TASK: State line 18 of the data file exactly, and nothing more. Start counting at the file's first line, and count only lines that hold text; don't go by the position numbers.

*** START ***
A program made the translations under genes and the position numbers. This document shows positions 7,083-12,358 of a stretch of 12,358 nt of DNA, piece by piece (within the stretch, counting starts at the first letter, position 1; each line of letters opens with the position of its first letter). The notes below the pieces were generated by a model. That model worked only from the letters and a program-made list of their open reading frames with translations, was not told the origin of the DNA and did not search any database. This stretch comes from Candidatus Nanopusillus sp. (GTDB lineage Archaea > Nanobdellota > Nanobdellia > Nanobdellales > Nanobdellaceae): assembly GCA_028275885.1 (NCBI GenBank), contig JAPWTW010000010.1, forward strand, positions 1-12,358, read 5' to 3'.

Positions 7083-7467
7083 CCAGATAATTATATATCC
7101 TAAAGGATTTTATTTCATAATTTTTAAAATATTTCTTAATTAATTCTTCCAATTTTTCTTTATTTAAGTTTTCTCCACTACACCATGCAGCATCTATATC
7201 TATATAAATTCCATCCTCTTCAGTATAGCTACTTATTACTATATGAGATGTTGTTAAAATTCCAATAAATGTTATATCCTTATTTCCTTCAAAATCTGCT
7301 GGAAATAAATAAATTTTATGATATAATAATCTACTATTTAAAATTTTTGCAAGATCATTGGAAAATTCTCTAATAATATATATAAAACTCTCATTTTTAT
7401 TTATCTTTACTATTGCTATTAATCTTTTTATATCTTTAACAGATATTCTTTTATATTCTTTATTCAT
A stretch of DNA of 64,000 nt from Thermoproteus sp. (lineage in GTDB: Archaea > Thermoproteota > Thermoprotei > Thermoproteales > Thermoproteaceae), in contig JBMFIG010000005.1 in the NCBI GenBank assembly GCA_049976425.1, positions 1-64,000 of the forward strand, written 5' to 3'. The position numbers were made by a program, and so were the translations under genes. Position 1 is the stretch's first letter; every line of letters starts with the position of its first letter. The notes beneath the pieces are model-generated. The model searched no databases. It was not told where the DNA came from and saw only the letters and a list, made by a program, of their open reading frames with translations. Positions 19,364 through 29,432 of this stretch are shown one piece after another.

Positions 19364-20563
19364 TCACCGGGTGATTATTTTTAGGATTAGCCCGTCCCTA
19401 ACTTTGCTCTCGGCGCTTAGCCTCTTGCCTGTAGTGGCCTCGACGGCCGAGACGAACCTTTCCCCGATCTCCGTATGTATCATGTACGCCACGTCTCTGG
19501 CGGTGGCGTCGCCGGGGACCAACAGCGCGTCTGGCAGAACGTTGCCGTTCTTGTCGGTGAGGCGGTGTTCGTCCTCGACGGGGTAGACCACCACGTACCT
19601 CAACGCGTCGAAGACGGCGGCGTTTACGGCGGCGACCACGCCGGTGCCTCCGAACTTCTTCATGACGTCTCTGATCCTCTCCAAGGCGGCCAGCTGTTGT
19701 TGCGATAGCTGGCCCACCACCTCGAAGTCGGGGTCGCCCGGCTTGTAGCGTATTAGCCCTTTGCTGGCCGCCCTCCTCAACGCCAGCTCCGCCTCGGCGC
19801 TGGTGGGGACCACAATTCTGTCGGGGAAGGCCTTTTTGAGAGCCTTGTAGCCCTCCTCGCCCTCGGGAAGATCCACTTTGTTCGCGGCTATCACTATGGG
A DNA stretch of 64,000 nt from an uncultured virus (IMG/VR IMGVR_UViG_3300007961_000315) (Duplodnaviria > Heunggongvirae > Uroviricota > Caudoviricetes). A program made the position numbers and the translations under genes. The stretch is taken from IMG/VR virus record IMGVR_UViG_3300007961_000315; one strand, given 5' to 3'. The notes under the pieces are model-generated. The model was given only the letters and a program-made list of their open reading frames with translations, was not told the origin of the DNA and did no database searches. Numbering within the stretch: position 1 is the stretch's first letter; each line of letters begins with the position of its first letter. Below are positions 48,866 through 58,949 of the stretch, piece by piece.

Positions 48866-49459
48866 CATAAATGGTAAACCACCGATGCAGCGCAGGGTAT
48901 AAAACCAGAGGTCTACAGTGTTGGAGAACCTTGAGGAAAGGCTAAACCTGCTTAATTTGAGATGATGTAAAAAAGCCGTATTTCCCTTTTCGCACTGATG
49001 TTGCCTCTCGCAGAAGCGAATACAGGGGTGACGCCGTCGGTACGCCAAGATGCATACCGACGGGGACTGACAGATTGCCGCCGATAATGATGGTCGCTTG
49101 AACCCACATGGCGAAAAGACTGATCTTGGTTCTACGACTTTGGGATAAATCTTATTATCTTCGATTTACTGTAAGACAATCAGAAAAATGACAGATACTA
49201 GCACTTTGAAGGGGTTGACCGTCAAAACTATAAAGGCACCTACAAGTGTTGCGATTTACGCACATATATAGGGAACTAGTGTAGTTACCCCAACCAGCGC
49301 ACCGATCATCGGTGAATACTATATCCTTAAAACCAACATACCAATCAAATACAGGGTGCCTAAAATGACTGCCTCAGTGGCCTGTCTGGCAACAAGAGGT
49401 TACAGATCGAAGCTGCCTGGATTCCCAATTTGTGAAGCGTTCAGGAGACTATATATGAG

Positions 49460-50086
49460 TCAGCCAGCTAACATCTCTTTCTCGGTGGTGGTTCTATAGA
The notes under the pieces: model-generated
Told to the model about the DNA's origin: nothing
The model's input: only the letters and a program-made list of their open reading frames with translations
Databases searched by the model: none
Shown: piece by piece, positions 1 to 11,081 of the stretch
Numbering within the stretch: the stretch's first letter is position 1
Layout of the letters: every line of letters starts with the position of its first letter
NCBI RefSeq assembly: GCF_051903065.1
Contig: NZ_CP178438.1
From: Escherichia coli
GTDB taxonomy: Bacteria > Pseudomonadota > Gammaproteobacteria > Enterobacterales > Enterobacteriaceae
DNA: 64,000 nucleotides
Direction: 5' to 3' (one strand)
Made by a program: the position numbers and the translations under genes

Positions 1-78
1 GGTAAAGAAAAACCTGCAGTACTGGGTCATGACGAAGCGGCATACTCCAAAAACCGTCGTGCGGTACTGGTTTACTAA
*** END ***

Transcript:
48866 CATAAATGGTAAACCACCGATGCAGCGCAGGGTAT